When buying a home under an association's jurisdiction, you should ensure you know how much those dues are. In some places, these dues can be a couple of hundred a year (in which case, you typically don't get much in the way of services). In other places, like New York City, dues can be thousands per month. Of course, in these places, you'll get a lot more for your dollar.
As a member, you can vote on increases, decreases, or special assessments, but you must pay any dues levied by the HOA. Failure to do so can result in liens and foreclosure if the circumstances get bad enough. In some states, association dues have a "super lien" status, which provides them with enhanced priority and can result in your lender paying it off to protect their mortgage.
Bottom line: you need to pay the HOA dues, or there can be some dire consequences. Before buying a home with an HOA, you should learn about its finances and dues to ensure that you'll have the money available to make the payments.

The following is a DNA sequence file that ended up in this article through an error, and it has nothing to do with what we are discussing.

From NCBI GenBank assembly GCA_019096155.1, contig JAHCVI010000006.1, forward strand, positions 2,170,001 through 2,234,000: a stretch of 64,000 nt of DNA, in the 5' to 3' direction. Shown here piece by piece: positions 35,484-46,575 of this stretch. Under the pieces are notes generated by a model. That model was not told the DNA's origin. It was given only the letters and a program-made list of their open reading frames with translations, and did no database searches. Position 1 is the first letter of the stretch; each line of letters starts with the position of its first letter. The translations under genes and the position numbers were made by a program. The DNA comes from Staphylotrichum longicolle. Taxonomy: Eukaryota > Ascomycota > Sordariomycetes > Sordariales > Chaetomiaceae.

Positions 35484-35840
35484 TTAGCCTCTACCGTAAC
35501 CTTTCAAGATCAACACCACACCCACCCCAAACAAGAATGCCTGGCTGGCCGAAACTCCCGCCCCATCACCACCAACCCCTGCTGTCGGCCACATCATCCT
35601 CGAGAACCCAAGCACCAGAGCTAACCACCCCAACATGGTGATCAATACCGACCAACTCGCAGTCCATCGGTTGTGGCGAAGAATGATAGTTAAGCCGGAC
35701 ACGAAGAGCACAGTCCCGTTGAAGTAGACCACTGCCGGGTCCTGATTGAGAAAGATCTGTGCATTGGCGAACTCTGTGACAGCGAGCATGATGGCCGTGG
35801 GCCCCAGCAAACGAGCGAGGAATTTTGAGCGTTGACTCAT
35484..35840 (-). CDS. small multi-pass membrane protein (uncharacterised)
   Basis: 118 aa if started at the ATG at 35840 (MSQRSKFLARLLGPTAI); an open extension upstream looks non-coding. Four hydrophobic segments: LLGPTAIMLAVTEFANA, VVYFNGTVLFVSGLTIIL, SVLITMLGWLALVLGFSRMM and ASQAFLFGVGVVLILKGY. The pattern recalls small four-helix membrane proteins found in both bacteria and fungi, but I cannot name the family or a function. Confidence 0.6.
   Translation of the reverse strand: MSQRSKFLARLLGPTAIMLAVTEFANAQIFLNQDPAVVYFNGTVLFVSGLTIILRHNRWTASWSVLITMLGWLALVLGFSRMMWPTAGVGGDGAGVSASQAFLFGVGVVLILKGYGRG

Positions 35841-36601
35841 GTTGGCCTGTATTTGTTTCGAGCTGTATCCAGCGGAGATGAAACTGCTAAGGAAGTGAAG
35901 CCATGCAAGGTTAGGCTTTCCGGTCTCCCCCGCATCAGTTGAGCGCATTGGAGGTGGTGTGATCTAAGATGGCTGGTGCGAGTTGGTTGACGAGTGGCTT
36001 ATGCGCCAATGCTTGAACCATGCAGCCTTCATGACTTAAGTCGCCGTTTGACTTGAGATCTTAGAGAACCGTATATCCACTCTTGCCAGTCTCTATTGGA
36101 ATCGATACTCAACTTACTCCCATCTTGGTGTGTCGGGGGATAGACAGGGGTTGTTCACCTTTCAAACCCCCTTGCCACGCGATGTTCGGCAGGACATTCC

What Is an HOA: Why Do Homeowners Want Them?
By now, you may be wondering why homeowners would want an HOA. It seems like an extra expense on top of the mortgage, property tax, and insurance that you would typically pay.
The argument for HOAs is often two-fold. Since HOAs are responsible for all the common areas, this is the most logical structure for lots with amenities. If all the homeowners share a pool, it makes sense that everyone would pay some dues, which go to maintaining that benefit. And, since it's much cheaper to have a pool that everyone pitches in for than having one yourself, you can get more for your dollar. For example, a condo HOA might collect $300 a month, but that might pay for a pool, tennis court, fitness center, and more. It would cost a lot more than $300 a month if you wanted all these yourself!
HOAs are also often responsible for extensive structural repairs but not all mechanical systems that are inside the unit. For example, when comparing renting an apartment versus owning a condo, if the furnace breaks in a condominium, you will have to pay for the repair.